Recent research reveals a concerning trend - while 90% of CEOs believe their marketing leaders’ roles are well-defined, only 22% of marketing leaders agree. This staggering discrepancy highlights a growing divide in how marketing leadership roles are perceived and utilized in organizations today. This insight was brought to light in a recent article from the Wall Street Journal, “Divide Between CEOs and CMOs is Widening…”
We believe that at the core of this disconnect lies differing definitions of marketing between CEOs and their marketing leaders. Many CEOs maintain a traditional view of marketing as primarily responsible for advertising, promotions, lead generation and other outward-facing activities. However, the scope of marketing has expanded dramatically in recent decades.
Today's modern marketing leaders are attacking marketing as a much broader strategic function encompassing market research, competitive analysis, product and brand strategy, pricing, customer experience management and more. Marketing leaders are on the frontlines gaining customer insights, identifying growth opportunities, and developing strategies to capture value.
When done effectively, marketing drives sustainable growth, boosts profitability, and creates competitive advantage. But this only happens when market leaders have a seat at the executive table with clear strategic influence.
Unfortunately, the expanding divide suggests marketing leaders often lack this strategic clout in practice. Their expertise in understanding customer motivations, mapping market landscapes, and identifying opportunities is underutilized. Marketing leaders also frequently lack control over the resources and decision-making power needed to execute strategies.
This disconnect stems from ingrained assumptions about marketing's role. CEOs with a dated perspective fail to appreciate marketing's evolution from a supporting capability to a central driver of growth. They risk leaving value on the table by not capitalizing on their marketing leader's full skillsets. We believe this gap is even wider in midsized companies.
On the other hand, marketing leaders may not sufficiently convey how their activities create value. They can appear too focused on tactics without tying back to strategic goals. Bridging this gap requires commitment from both sides.
Some CEOs need to shift their mental model of marketing from a cost center to a profit center. Approach marketing as a core capability for gaining deep customer insights that guide strategy. Include marketing leaders early in strategic planning.2. Structure for Impact
Create organizational structures that give marketing leaders increased authority over resources and decision-making. Ensure they have access to data and executive participation. Our research with The University of Texas, McCombs School of Business (as published in The Journal of Marketing Science) shows that companies who put Marketing in charge of growth are more successful than those who don’t.3. Maintain Open Communication
Regularly discuss role definitions, objectives, metrics and needs with marketing leaders. Be transparent about expectations and challenges. Grant marketing leaders opportunities to articulate marketing's value.4. Embrace a Growth Mindset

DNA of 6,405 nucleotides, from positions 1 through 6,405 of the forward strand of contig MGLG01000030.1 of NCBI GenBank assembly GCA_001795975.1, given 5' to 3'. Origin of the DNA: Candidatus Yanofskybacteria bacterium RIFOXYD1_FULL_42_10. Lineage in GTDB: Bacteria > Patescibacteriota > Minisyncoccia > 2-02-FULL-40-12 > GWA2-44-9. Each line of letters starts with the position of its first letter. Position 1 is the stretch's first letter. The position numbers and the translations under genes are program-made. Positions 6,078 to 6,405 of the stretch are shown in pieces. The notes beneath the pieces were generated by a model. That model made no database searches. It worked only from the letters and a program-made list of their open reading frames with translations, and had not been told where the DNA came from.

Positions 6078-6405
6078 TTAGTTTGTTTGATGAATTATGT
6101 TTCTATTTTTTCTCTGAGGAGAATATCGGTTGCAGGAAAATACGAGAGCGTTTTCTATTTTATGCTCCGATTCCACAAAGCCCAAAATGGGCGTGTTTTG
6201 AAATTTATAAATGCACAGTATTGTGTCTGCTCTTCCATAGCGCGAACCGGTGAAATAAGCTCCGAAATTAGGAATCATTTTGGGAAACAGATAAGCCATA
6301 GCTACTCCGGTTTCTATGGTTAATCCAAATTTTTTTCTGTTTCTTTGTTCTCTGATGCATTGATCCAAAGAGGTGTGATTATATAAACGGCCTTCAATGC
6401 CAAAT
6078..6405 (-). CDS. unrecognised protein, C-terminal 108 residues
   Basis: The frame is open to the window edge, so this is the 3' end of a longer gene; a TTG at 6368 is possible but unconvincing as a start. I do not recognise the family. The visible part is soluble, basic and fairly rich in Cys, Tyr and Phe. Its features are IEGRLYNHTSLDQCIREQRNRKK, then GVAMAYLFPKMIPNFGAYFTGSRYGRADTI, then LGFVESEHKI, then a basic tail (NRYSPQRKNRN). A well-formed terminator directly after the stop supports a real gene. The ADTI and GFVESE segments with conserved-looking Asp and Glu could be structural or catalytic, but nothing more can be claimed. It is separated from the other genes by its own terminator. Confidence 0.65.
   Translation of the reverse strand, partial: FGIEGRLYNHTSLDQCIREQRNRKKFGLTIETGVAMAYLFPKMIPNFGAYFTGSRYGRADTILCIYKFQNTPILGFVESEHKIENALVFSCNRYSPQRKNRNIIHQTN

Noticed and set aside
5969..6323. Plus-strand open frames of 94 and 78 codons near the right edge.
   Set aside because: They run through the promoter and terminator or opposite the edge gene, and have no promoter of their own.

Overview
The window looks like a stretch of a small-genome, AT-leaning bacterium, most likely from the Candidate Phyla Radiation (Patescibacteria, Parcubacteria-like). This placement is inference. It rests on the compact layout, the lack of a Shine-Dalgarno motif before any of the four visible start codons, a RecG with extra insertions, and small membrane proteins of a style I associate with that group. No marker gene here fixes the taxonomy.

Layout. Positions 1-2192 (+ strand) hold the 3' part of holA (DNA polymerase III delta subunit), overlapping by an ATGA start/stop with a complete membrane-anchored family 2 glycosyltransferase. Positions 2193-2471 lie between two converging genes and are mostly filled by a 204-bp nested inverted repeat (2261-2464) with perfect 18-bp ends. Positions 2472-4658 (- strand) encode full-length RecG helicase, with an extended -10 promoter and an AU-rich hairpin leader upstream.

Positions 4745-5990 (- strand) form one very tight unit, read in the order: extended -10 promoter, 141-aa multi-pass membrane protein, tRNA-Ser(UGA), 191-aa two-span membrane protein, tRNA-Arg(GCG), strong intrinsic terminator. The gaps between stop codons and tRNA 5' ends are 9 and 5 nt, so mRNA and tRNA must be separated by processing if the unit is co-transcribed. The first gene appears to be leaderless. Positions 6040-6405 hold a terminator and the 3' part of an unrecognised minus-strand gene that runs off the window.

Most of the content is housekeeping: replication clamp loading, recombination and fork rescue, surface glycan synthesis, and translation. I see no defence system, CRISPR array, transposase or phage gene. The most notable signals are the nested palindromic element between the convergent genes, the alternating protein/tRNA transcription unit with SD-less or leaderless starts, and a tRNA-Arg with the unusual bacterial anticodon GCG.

View marketing as an engine of growth, not just a supporting function. Be willing to invest more resources into expanded marketing capabilities.5. Focus on Business Impact
Task marketing leaders with quantifying and communicating how marketing drives real business results. Tie budgets and incentives to ROI metrics, not just activities completed.
Rigorously measure how marketing delivers value against strategic goals like revenue growth, customer acquisition costs, and lifetime value. Translate activities into dollars and cents.2. Align with Strategy
Proactively participate in strategic planning conversations. Tie programs back to core strategic objectives and priorities. Show how tactics ladder up.3. Speak the Language
Understand CEOs' mindsets and motivations. Communicate in terms focused on driving growth, not just completing tasks. Anchor proposals in financial impact.4. Build Credibility
Deliver results consistently. Follow through reliably on commitments. Slowly expand scope and budgets based on proven performance.5. Forge Connections
Strengthen relationships through regular touchpoints, especially informal ones. Seek mentoring opportunities with business-minded CEOs.
Methodologies like The Growth Gears™ provide useful frameworks to align CEOs and marketing leaders. They create a shared language and process for marketing strategy and activities. However, rigid adherence to any one system is less important than maintaining an ongoing, productive dialogue between leaders.
The Growth Gears focuses on three gears:1. Insight - Deep customer, competitive, company and market understanding
This provides a logical progression from insights to strategic priorities to aligned execution. The model helps CEOs clearly see marketing's strategic contributions.
Bridging the divide ultimately requires transparency, trust and sustained communication calibrated and aligned to business goals. Both sides must overcome ingrained assumptions and appreciate differing vantage points.
Marketing, when strategically empowered, can drive tremendous value. But only through candid, ongoing dialogue can leaders access marketing's full potential as a growth engine. The payoff for companies who bridge this gap is game-changing.